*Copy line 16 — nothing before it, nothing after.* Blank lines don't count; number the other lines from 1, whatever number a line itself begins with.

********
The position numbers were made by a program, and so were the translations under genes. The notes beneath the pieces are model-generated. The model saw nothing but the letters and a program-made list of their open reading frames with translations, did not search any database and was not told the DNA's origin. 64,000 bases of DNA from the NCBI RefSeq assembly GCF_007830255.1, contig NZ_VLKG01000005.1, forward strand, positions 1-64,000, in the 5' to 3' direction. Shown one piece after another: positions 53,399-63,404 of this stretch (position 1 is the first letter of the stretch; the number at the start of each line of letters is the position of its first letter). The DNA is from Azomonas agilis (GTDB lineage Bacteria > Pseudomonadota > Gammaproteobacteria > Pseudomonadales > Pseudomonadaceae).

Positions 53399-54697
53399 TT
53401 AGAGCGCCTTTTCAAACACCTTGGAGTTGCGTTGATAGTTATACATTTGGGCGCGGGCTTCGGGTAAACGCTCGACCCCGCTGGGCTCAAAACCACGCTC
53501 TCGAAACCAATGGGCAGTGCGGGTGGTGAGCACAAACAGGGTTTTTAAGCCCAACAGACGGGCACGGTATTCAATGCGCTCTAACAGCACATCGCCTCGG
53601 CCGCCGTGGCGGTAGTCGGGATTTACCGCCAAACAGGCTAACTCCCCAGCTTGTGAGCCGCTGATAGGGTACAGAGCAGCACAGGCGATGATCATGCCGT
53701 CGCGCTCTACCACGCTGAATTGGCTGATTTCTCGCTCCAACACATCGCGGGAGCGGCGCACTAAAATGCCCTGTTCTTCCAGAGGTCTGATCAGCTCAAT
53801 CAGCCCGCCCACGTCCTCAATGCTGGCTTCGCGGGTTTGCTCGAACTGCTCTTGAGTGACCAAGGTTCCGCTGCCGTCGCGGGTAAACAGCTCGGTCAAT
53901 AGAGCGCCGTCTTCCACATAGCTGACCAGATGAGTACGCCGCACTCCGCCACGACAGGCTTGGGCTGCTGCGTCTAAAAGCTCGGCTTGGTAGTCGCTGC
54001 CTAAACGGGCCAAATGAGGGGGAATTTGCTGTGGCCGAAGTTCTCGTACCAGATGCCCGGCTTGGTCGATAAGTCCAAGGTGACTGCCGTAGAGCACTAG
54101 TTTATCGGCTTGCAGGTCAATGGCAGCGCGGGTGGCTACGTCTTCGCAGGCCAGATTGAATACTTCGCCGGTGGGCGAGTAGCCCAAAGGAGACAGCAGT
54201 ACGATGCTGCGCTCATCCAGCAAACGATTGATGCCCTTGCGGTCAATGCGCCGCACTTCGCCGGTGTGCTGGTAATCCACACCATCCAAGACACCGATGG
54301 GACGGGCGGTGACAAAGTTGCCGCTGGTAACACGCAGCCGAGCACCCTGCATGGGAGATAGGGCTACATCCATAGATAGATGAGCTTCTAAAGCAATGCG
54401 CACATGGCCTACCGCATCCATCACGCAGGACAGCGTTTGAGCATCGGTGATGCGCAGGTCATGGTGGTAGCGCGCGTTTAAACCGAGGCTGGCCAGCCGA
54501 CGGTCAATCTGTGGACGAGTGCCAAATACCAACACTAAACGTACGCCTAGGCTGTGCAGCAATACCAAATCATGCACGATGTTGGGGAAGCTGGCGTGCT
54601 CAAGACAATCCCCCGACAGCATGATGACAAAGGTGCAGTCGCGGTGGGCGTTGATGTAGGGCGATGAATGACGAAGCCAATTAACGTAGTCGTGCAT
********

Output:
54601 CAAGACAATCCCCCGACAGCATGATGACAAAGGTGCAGTCGCGGTGGGCGTTGATGTAGGGCGATGAATGACGAAGCCAATTAACGTAGTCGTGCAT